Your luck is no worse—and no better—than anyone else’s. It just feels that way. Better still, there are two simple things you can do which will reverse your feelings of being unlucky.

      1. Stop believing that what happens in your life is down to the vagaries of luck, destiny, supernatural forces, malevolent other people, or anything else outside your self.

      Psychologists call this “external locus of control.” It’s a kind of fatalism, where people believe that they can do little or nothing personally to change their lives.

      Because of this, they either merely hope for the best, focus on trying to change their luck by various kinds of superstition, or submit passively to whatever comes—while complaining that it doesn’t match their hopes.

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      Most successful people take the opposite view. They have “internal locus of control.” They believe that what happens in their life is nearly all down to them; and that even when chance events occur, what is important is not the event itself, but how you respond to it.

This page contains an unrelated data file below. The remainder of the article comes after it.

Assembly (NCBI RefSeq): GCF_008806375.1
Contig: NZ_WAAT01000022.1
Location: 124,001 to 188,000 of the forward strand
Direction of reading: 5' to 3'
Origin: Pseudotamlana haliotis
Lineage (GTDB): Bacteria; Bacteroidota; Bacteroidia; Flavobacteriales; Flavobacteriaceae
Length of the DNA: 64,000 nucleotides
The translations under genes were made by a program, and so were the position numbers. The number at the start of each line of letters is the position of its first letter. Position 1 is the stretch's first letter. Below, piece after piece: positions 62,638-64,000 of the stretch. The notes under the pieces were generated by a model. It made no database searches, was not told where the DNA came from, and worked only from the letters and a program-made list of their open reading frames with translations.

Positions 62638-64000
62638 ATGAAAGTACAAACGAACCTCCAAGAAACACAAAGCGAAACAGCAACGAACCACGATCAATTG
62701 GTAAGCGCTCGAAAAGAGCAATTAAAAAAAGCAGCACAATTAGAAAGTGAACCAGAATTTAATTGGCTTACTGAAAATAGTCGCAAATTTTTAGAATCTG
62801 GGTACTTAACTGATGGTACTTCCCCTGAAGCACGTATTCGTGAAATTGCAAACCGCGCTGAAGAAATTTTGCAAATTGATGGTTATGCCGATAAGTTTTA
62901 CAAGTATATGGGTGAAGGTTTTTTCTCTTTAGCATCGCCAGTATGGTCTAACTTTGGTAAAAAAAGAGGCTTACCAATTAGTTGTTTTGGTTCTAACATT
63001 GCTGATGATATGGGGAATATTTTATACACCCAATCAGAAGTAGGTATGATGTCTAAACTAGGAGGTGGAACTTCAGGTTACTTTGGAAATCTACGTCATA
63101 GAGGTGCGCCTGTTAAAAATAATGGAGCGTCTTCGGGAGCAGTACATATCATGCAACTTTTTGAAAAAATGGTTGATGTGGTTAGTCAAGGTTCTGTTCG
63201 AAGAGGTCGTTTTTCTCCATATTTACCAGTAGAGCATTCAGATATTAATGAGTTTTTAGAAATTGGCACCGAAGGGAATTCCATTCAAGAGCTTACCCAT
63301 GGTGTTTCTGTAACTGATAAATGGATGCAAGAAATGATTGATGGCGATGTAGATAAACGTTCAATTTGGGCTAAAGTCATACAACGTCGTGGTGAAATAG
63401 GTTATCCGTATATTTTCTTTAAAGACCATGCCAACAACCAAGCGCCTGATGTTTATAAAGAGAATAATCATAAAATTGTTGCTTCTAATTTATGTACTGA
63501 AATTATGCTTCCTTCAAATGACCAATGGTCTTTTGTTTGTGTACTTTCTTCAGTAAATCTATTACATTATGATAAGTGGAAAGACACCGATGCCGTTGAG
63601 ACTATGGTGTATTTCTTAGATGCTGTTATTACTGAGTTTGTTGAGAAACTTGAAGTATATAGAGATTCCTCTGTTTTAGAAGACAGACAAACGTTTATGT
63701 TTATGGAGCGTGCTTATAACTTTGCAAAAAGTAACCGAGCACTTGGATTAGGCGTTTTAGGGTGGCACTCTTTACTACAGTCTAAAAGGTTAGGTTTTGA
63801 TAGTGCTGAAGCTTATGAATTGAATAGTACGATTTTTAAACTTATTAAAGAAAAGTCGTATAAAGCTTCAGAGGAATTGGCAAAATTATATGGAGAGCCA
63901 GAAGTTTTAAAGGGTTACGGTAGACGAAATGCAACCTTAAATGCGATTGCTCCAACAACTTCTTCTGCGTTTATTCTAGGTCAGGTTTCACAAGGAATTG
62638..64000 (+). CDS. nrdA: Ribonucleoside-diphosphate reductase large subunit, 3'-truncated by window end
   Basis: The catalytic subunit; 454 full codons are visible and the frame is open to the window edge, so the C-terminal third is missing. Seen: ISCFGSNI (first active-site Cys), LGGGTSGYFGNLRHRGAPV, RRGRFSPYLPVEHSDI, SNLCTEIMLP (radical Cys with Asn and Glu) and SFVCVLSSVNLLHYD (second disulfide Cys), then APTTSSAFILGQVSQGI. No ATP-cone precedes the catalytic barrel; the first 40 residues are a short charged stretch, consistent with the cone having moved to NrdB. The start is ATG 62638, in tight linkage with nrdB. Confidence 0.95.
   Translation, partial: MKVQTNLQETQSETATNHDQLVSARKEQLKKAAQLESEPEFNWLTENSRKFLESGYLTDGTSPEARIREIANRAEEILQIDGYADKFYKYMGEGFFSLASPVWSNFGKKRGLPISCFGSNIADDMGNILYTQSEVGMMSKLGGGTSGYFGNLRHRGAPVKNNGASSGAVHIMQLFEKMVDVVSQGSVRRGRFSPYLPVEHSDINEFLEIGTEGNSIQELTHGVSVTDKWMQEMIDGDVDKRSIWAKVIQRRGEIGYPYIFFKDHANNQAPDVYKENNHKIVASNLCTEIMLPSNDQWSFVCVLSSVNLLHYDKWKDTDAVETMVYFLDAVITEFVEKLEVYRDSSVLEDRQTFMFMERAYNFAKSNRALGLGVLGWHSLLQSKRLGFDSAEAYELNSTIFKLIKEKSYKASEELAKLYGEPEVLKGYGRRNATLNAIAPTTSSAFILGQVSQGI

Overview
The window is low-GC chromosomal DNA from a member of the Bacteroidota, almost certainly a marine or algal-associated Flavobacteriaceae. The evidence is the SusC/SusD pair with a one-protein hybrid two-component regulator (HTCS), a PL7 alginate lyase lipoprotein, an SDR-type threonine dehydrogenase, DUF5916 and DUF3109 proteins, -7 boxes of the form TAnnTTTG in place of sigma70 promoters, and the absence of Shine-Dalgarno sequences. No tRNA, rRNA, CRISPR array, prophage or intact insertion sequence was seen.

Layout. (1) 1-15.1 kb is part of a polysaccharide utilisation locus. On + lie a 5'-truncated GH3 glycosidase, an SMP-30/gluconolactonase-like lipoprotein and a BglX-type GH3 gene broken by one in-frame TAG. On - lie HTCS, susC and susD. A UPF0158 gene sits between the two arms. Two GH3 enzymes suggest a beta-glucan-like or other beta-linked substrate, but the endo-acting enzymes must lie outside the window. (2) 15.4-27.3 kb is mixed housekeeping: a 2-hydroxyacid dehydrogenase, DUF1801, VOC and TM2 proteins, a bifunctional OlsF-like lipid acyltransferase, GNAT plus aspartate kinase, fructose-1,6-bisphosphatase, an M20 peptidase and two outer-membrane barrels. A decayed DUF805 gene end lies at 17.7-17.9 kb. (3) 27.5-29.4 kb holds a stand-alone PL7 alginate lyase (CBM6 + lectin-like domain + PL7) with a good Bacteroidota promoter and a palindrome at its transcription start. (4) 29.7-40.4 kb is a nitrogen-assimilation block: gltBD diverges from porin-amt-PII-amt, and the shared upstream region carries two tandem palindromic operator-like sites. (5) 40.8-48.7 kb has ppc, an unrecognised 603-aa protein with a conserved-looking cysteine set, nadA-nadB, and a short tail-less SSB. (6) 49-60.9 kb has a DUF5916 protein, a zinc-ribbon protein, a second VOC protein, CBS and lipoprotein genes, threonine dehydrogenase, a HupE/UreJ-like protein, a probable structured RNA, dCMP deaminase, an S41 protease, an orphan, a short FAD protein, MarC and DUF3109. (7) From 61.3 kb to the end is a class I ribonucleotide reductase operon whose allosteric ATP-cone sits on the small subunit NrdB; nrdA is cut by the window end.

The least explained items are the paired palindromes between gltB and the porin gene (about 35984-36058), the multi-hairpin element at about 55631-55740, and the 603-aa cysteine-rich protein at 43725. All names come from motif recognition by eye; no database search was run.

This makes them pro-active, engaged, ready to try new things, and keen to find the means to change whatever in their lives they don’t like.

      They aren’t fatalistic and they don’t blame bad luck for what isn’t right in their world. They look for a way to make things better.

      Are they luckier than the others? Of course not.

      Luck is random—that’s what chance means—so they are just as likely to suffer setbacks as anyone else.

      What’s different is their response. When things go wrong, they quickly look for ways to put them right. They don’t whine, pity themselves, or complain about “bad luck.” They try to learn from what happened to avoid or correct it next time and get on with living their life as best they can.

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      No one is habitually luckier or unluckier than anyone else. It may seem so, over the short term (Random events often come in groups, just as random numbers often lie close together for several instances—which is why gamblers tend to see patterns where none exist).